Terrace Search and Rescue (SAR) president Dwayne Sheppard arrives back on shore from a water-rescue scenario in which an injured worker was stranded on the far side of the Kalum River. The exercise on June 6 wrapped up a three-day rescue certification course taught by Terrace SAR to BC Parks personnel from all over the region, including Dease Lake, Kitimat and Hazelton. “The program provides familiarity for the park rangers in and around the river to be able to, if they have to, execute a rescue on their own, but hopefully help the Terrace SAR team if anything should happen,” said David Brown, planning section head for BC Parks in Terrace. (Brittany Gervais photo)

Terrace Search and Rescue (SAR) president Dwayne Sheppard arrives back on shore from a water-rescue scenario in which an injured worker was stranded on the far side of the Kalum River. The exercise on June 6 wrapped up a three-day rescue certification course taught by Terrace SAR to BC Parks personnel from all over the region, including Dease Lake, Kitimat and Hazelton. “The program provides familiarity for the park rangers in and around the river to be able to, if they have to, execute a rescue on their own, but hopefully help the Terrace SAR team if anything should happen,” said David Brown, planning section head for BC Parks in Terrace. (Brittany Gervais photo)

Terrace SAR commit to new headquarters design

Fundraising kicks into high gear as construction slated for Oct. 1 start

There’s no turning back now. Terrace Search and Rescue have dropped a 25 per cent deposit on the building for their new headquarters on Clinton and Greig.

“It’s going forward with our architect, we’ve met with the city for a development permit and he’s [City Planner Dave Loch SP] happy with it,” said Terrace SAR vice-president Dave Jephson.

Terrrace SAR put forth a development permit at the Aug. 13 regular council meeting.

READ MORE: Terrace SAR aims high for new headquarters

Earlier this month SAR guaranteed a partnership with Permasteel Construction with a $132,000 deposit on the $495,000 structure. Jephson expects a foundation to be laid by Oct. 1, at which time Permasteel is now scheduled to arrive and erect the pre-engineered building within 30 days.

“We struggled a bit to find someone who could work with us on this plan,” Jephson said. “We sent bids out to five or six companies. Some said no right off the bat. Others said they didn’t want to work with a format that requires people to donate or help…but these guys said ‘we’re with you 100 per cent—we’d like to work with you guys. What can we do?’ They realize what we’re trying to do and they want to be part of that.”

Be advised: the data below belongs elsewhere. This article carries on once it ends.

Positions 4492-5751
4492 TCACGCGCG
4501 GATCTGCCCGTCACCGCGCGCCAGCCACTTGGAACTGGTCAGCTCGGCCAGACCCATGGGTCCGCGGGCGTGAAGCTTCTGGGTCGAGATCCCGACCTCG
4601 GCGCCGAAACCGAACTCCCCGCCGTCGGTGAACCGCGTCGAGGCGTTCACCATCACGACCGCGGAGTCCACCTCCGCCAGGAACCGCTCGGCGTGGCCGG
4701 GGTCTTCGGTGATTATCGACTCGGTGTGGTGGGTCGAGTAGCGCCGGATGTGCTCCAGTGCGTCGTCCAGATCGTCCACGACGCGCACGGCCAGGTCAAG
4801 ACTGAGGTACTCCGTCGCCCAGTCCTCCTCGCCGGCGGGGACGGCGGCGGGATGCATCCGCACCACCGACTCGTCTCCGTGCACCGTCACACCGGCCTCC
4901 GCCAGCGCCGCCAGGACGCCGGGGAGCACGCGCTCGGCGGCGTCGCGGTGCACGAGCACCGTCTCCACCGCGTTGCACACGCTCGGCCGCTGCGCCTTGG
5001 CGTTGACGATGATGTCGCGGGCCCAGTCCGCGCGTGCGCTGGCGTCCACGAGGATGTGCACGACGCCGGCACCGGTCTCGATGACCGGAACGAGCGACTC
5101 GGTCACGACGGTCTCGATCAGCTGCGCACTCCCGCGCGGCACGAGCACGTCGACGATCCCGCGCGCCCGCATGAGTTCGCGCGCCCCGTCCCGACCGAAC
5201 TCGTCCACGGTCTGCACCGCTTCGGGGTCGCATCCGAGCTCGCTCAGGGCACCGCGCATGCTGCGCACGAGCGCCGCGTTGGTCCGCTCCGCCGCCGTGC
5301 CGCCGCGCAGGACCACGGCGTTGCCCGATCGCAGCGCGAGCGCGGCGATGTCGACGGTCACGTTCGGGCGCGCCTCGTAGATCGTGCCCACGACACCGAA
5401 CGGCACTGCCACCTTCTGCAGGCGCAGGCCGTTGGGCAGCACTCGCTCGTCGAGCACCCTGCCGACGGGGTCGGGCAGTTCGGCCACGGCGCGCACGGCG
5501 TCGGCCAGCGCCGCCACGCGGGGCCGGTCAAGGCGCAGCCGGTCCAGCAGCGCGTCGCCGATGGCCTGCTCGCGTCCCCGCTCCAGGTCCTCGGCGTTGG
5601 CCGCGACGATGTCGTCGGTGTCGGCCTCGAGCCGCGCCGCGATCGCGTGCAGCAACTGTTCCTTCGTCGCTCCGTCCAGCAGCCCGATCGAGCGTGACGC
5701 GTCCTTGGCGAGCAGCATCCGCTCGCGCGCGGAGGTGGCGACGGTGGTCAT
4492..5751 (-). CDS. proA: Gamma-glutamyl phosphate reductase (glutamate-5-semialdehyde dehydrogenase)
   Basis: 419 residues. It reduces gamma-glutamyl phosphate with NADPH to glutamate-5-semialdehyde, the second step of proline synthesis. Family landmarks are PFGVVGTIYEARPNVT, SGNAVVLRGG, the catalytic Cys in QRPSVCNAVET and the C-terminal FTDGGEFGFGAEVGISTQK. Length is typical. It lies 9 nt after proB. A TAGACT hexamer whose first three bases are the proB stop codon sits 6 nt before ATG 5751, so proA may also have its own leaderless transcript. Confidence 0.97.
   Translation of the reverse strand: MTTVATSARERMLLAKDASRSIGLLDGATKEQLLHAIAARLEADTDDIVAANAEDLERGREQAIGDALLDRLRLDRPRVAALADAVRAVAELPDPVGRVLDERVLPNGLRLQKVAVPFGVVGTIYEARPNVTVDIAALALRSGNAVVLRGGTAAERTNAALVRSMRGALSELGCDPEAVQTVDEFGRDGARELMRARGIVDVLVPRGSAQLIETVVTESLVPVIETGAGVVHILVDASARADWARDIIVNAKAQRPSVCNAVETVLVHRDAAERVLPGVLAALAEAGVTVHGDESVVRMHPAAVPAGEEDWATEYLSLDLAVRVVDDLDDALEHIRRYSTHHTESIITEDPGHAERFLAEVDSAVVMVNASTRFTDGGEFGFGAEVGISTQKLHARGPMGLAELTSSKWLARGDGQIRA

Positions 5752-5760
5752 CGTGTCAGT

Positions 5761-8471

SAR executive gave its approval of the partnership earlier this month.

Jephson said Permasteel is committed to contributing items and services to the build that helped keep the final cost down.

He now hopes to break ground during Riverboat Days with a completion date during same event next year.

“We’re excited,” he said. “Now we just have to find the money,” he said with a laugh.

SAR purchased an undeveloped 13,000-square foot lot on the corner of Greig and Clinton last December.

The financing of the project is fiercely community driven. Monetary donations from community members, organizations and businesses have added to donations of labour, resources and time from suppliers and contractors.

Costs escalated an additional $100,000 overnight due to recent trade war with the US over steel and aluminum tariffs. Costs went up another $75,000 on the decision to build a post-disaster building. But once the structure is erect, SAR is allowing one year for electrical, plumbing, interior modifications and finishes to be completed, the scheduling of which will depend on donations to cover the remainder of the estimated $900-000 in costs.

Without community support on this scale Jephson said the building would soar to the $1.5-million range. He’s confident the handshake deals and promises will come through, but his mission now is to now secure donations from the major projects in the area whose workers would benefit from a highly-effective SAR program in the region.

Even without the headquarters, Terrace SAR is a revered outfit, regularly serving in search and rescue operations throughout the north due to its capabilities afforded by its large member base, breadth of training opportunities and equipment inventory.

READ MORE: Search and rescue approved to deploy trained helicopter response teams

The new two-storey headquarters will be include four vehicle bays, an office, drying room, tool room, radio room, showers, a kitchen and specialized training facilities, such as an exercise room and climbing infrastructure. All of the gear, trucks, watercraft, trailers, ROV and other items currently stored in various locations around town will all fit behind the new walls.

As a disaster-proof building SAR is hoping to work with the city to designate the facility as a secondary emergency coordination centre.

Financial donations can be given through the City of Terrace for a tax-deductible receipt.


 


quinn@terracestandard.com

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